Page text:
In order to limit the exposure and transmission of Covid-19, PTI will be exclusively doing tele-psychiatry (virtual) visits. You will still have your appointment, you will just have to do it with our Virtual Psych Network (VPN™). Contact us today to schedule your appointment.

Seeing Ourselves As Powerful People


Having an internalized locus of control helps to achieve goals.

Have you ever heard the phrase, “You don’t see the world as it is, but as you are?”  We are never able to objectively make a 100% accurate statement about life, relationships, or anything for that matter because our perspective is always colored by our experiences, thoughts, beliefs, and so on.  However, that’s not an excuse to simply let things go and to give up.  

Internal Vs. External Locus of Control

We’d like to introduce you to a term called “Locus of Control.”  It’s a fancy psychological term that describes our ability to see ourselves as powerful agents in our own lives.  Locus of Control is viewed as a spectrum ranging from “External” on one end and “Internal” on the other.  Those with an External locus of control have an inherent attitude that life happens to them, things are beyond their control, and life or some other source of power (bosses for example) either reward or punish them for reasons outside of one’s sphere of influence.  An Internal locus of control is just the opposite.  Those who practice this mindset have an attitude centering around their own beliefs, choices, and abilities to influence the outcome of their own life.  Their rewards, or lack thereof, is in their own hands and they are the central author in determining what comes next.

People with an external locus of control can be easy-going and lead happy, relaxed lives as they easily accept the way things are.  Individuals with an internal locus of control tend to have jobs with higher pay as they are often more achievement oriented and driven.  Either way, developing traits such as competence, self-efficacy, and responsibility will ensure that you make the most of your opportunities.  Generally, a psychologically healthy person sees themselves as the one who has the ability to exert power and influence over certain areas of their lives which mainly outline their personal responsibilities.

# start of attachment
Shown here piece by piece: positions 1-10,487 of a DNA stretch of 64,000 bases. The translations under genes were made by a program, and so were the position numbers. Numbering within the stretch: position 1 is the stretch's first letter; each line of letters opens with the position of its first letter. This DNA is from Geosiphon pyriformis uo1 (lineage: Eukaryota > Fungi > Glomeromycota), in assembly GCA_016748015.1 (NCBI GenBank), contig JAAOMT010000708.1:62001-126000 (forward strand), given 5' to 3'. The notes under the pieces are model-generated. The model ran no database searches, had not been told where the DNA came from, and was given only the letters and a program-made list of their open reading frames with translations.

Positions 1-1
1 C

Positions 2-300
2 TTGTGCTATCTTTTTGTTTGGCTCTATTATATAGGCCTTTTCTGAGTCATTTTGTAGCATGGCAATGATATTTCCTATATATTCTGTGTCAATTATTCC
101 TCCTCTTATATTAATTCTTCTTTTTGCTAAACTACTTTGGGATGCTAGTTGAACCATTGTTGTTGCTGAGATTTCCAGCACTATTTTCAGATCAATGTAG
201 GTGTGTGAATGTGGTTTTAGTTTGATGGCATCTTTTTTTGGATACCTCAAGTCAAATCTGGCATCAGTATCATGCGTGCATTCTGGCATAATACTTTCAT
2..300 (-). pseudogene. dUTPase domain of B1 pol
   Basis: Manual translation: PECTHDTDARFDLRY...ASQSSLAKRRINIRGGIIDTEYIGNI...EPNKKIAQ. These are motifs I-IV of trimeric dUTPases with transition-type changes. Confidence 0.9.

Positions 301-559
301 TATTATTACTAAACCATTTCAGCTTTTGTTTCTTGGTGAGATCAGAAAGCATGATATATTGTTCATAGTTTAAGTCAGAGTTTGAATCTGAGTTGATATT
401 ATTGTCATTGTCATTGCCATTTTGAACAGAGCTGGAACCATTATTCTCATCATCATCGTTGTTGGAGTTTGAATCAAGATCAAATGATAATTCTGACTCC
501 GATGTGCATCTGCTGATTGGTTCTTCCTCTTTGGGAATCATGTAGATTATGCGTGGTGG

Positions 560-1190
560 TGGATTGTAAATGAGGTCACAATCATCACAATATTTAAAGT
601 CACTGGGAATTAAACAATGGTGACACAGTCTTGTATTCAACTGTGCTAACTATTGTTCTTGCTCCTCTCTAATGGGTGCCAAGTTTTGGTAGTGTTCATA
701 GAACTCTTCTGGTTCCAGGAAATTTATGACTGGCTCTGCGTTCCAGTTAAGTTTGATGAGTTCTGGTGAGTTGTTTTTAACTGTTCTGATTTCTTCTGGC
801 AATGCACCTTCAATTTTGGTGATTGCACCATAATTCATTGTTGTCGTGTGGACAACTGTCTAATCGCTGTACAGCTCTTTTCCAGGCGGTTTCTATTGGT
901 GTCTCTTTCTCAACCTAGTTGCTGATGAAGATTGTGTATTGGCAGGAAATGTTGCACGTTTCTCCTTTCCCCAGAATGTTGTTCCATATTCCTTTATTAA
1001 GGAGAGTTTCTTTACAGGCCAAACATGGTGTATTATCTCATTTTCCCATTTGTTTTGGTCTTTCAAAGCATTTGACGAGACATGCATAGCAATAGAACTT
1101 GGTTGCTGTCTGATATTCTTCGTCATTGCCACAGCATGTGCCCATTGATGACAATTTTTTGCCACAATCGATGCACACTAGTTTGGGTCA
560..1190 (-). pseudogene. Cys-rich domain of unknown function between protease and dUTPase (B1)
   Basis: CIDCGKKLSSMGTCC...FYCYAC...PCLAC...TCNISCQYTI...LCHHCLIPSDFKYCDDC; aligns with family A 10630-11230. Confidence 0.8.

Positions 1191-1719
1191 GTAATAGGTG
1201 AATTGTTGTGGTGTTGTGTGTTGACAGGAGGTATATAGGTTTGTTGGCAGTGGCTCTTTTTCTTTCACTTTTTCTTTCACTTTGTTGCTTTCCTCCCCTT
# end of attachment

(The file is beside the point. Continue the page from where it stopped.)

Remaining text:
However, it’s difficult to balance that with knowing which things are beyond our control.  We may not get that promotion because someone else was ahead of us or got a better review from a particular project.  We may not be able to “cure” our depression, although we can help reduce it’s severity.  We may not be able to immediately change our living situation, but we can start saving money and making baby steps towards a positive change.

As we said in our last post, here at PTI, we believe that we are all inherently powerful people with the ability to lead healthy, productive, and meaningful lives.  Sometimes life gets us down.  There’s circumstances beyond our control which can include temporary life situations or permanent things such as mental illness.  Regardless, we want to say loud and clear, “You can have a meaningful week, month, or year.”

We’re here to help, serve, encourage, support, partner with, and provide treatment for just about every type of mental illness.  We acknowledge that mental illness often carries a stigma and we’re aware of how institutions and clinics can de-personalize the treatment process.  Our very foundation is built on principles of putting people first and treating them right.  On top of that foundation, we’ve built a facility that embraces up to date methodologies and research, technological advances within the field, and a professional staff that is willing to embrace the practice of “people first.”  If you need help, please don’t hesitate to call us today.

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